A recurrent theme in my interviews was the anger that participants felt against their fathers, most of whom were domestic abusers.
Twenty-eight out of the 33 men admitted that at some point in their lives their greatest aspiration had been to kill their fathers. All said their biggest frustration had been watching their fathers beat their mothers. They wanted revenge not for themselves, but for their mothers.
The men invoked the trauma of witnessing gender violence not only when we spoke about their childhood but also when we discussed their reasons for illegal acts like drug use, vandalism and drug trafficking.
To some participants, a fantasy of making their fathers suffer was their main motivation to work in the drug trade.
“My only thought was to kill my father when I grew up,” Rorro explained. “I wanted to cut him into little pieces.” Being a narco gave him that power.
A man named Ponciano told me that he thought of his father when he was torturing his victims.
“And I made them suffer even more, like he made us suffer.”
Not everyone who had the opportunity to kill their fathers could follow through. Facundo, wishing his father to suffer but unable to kill him, told his dad to leave town.
“If I see you again, I will kill you,” he said.
What can we learn in Latin America?
Poverty and toxic masculinity. These are, my research finds, two common themes driving the men who commit so much violence not only in Mexico but across Latin America, the world’s most violent region.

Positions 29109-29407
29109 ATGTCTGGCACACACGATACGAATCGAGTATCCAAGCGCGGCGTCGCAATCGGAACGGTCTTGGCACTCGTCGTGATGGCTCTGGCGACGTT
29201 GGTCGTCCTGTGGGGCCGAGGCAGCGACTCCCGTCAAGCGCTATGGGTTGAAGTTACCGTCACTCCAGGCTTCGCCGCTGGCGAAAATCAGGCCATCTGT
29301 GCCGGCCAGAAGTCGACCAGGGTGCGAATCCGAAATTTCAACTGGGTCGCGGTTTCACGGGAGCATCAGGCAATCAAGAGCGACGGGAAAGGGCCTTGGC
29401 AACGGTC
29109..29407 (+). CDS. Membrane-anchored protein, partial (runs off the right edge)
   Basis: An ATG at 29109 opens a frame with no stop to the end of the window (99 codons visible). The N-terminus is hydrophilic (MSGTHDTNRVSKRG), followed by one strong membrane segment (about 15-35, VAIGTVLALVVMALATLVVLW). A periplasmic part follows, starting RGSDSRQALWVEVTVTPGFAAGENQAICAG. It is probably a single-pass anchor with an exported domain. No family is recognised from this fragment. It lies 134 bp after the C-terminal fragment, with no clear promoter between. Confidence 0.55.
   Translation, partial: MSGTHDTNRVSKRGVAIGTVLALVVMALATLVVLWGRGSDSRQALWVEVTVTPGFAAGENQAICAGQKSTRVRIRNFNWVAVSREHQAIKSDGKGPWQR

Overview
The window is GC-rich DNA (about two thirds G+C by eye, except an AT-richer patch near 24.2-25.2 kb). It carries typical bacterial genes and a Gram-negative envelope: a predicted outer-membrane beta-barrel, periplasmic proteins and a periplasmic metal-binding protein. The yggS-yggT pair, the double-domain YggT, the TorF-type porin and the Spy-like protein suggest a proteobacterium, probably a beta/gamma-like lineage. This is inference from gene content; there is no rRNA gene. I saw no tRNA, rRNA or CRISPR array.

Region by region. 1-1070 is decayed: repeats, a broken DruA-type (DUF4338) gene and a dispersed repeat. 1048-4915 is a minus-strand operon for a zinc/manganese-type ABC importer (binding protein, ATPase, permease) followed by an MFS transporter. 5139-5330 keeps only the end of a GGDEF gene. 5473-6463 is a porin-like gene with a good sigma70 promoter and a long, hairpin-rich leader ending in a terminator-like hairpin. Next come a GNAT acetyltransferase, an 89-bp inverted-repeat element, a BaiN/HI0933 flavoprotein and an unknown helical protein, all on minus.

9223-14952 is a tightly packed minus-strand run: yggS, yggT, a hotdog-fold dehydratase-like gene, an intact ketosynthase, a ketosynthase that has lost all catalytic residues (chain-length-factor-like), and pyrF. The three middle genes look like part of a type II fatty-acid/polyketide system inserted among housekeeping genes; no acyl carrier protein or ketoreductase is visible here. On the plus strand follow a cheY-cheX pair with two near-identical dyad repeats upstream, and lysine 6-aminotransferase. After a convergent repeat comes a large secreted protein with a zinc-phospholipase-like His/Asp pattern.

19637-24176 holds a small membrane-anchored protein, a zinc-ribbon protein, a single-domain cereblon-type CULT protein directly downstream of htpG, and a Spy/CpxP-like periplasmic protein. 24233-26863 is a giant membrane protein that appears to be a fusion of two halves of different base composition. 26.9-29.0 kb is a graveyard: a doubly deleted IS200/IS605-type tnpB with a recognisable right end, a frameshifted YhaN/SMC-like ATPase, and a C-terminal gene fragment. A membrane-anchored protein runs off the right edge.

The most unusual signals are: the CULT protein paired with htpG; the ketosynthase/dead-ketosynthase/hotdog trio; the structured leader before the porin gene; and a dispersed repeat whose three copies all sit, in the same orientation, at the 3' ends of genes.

The everyday life of these narcos are a breeding ground for all sorts of violence, from domestic abuse to gang rivalry. When policymakers focus on “ending drug violence,” this is the view so often missing.
Even when poverty is acknowledged as the root of other major social problems in Mexico, as some researchers have done, there is insufficient knowledge of what living in poverty actually means for these people. While many experiences of poverty where shared by my interviewees, each person in each region and each neighborhood had their own problems and specific needs.
Understanding how that background leads to violence would mean listening – really listening – to men like those I interviewed. And it means asking questions that don’t fit within the “us versus them” mentality of presidents, policymakers and police chiefs. To design more effective policies for ending violence, one must understand the logic, the worldview, of its perpetrators.
Where does all this violence come from? Who justifies its use, and how? How is violence reproduced within Mexican families, and echoed within communities? When the government responds to this violence with more violence – by sending soldiers out to fight crime, as Mexico has done for 12 years – what message does that send?
As long as governments maintain their discourse about “good people” versus “bad men,” my research suggests, it will only feed “their” indifference to “us.”